The War of Attrition in the Red Sea
The stage of confrontation between the U.S.-UK-led multinational coalition forces and the Iran-backed Ansar Allah (Houthi) group witnessed an attrition war without achieving goals. While the international forces have continued airstrikes to degrade the Houthi military capabilities, the Houthi group did not stop targeting ships in the Red Sea, the Arabian Sea, and the Gulf of Aden.
At this stage, the coalition focused on targeting radars, maritime telecommunication systems, missile launchers, and drones in addition to intercepting Houthi missiles and drones. U.S. media outlets quoted American military officials saying that the coalition forces destroyed about 25% of the Houthis' stock of ballistic missiles, anti-ship cruise missiles, coastal radar systems, and suicide drones.
Sheba Intelligence has analyzed the results of the most critical raids that began targeting the Houthi group on January 12, 2024. The following table presents details about the air strikes that hit the Houthi sites over the past nine days.
Hitting 90 targets
From the table, we find that the strikes in seven days targeted nearly ninety targets and that the operations focused on destroying air defense systems, radar, anti-ship ballistic and cruise missiles, and suicide drones, all of which were equipped to be launched against targets in the Red Sea, Bab al-Mandab, the Gulf of Aden, and the Arabian Sea. This means the strikes did not hit camps, weapons depots, or operations rooms.
The U.S. and the U.K. bombed some military sites that were previously targeted by the Arab coalition during Operation Decisive Storm which began in March 2015. After the end of the Decisive Storm, the Houthis began using some of the military facilities that did not sustain massive destruction for storing and launching drones and missiles. A military expert said that the Houthis tend to use the military sites that the Arab Coalition bombed as part of their camouflage and deception plans.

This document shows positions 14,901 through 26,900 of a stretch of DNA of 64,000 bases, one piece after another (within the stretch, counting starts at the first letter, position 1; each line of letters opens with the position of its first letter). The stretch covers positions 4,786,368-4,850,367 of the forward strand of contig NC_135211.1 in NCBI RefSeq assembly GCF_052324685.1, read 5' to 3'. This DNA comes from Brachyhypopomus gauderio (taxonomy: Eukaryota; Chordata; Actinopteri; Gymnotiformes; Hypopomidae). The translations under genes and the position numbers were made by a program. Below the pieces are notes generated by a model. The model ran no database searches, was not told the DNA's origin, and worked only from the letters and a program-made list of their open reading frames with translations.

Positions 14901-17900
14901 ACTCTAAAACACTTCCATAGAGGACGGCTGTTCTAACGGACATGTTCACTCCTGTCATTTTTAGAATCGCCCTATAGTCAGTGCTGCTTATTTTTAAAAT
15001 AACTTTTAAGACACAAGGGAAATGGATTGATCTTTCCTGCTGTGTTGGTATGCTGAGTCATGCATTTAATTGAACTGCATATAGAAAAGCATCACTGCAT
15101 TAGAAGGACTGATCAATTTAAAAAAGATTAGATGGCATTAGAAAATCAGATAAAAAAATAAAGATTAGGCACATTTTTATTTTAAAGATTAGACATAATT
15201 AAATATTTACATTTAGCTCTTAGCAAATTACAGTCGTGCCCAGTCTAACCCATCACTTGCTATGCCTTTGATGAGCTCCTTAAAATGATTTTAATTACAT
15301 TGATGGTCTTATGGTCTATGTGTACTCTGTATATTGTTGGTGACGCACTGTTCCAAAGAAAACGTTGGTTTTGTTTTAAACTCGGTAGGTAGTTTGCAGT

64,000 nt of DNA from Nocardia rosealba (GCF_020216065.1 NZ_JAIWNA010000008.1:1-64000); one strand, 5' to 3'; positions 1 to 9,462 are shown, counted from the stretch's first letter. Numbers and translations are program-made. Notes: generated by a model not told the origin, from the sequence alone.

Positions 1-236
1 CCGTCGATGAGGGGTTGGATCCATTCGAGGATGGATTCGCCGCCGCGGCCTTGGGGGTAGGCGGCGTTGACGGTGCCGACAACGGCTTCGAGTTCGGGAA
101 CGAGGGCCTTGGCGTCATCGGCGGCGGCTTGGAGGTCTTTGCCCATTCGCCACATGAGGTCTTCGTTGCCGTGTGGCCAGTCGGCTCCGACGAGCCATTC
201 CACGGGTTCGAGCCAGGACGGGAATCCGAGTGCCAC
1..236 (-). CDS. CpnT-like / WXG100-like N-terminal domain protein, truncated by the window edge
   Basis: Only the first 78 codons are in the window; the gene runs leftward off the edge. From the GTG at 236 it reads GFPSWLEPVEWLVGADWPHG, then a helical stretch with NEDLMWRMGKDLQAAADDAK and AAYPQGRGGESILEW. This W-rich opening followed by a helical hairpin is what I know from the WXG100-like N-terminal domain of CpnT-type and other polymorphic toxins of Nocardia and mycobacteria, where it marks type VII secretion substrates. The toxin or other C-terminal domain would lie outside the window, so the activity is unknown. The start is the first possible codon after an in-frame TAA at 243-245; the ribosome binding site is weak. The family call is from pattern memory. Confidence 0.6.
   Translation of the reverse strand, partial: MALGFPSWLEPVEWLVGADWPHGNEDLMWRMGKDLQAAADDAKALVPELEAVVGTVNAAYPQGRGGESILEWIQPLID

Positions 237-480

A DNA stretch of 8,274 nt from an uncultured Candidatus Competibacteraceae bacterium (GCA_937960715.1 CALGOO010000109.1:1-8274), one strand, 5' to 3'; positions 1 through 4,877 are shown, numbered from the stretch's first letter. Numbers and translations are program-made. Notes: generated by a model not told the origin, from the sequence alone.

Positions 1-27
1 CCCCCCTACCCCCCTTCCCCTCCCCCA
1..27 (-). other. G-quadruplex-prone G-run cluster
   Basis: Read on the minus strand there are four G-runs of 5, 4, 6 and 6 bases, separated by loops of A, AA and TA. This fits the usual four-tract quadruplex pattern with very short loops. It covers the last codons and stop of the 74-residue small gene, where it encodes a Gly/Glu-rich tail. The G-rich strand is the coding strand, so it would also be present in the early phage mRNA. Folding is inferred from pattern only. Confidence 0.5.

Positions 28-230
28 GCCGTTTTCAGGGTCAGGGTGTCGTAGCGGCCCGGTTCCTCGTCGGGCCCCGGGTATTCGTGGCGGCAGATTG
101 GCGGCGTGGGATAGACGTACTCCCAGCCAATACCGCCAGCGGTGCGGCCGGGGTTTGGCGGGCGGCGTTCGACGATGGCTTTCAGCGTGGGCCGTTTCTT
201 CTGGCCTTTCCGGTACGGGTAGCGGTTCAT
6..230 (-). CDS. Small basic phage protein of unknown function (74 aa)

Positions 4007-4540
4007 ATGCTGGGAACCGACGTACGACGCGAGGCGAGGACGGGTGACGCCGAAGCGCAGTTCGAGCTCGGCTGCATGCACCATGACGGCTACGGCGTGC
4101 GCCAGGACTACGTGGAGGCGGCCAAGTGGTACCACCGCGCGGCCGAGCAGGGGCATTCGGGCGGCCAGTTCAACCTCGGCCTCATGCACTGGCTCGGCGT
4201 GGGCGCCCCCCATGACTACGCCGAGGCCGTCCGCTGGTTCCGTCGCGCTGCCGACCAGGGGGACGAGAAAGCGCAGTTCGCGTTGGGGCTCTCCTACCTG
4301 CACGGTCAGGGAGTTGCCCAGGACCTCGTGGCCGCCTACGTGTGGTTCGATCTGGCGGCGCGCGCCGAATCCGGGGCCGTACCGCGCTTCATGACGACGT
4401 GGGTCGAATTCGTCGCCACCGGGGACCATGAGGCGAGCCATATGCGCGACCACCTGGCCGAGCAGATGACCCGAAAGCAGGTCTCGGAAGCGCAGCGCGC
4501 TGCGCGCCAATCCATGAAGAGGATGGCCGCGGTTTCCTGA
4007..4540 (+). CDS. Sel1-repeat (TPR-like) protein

The multinational coalition forces launched expensive missiles worth millions of dollars to target or intercept cheap Houthi missiles and drones worth thousands of dollars. This is a major attrition of the international coalition's military resources.
The Iranian support
Information shows that Iran has provided support to the Houthis in attacking ships in the Red and Arabian Sea and the Gulf of Aden. Advisors from the Revolutionary Guard provided the Houthis with ship identification data guidance on carrying out the attacks. Iran has also provided the Houthis with advanced drone, anti-ship missiles, sea mines, and booby-trapped boats. A command center has been established in Sanaa to coordinate attacks on ships, manage the battle, and choose the type of weapons and how to use them.
This Iranian support has increased the complexity of the scene, posing a formidable challenge for the international forces as the conflict keeps escalating.
Though the strikes have destroyed some of the Houthi missiles and drones, the destruction of the Houthi missiles, drones, ammunition, radar systems, and operations and control rooms will take several months and perhaps more than a year. It will take more time if the smuggled Iranian weapons keep reaching Houthi-controlled ports.
The war with the Houthis in an environment like Yemen, with a complex society and terrain, is costly, and it will reduce the possibility of the Houthis accepting the cessation of attacks, which makes the Houthi group appear as if it is the one managing and controlling the war of attrition.
This reality may push the anti-Houthi multinational coalition forces to adopt a new strategy, such as launching an advanced offensive on weapons and missile depots, mobilization and training camps, targeting commanders, and causing material and human losses to the Houthis to force them to stop attacking ships in international shipping lanes.
If the Houthi attacks continue to disrupt the shipping lanes in the Red Sea, there will likely be ground operations of the multinational coalition forces to counter the Houthi threats. The fears of the Americans and the British about long attrition have pushed them to carry out expensive and urgent military operations as part of the strategy to stop the threat to international shipping lanes.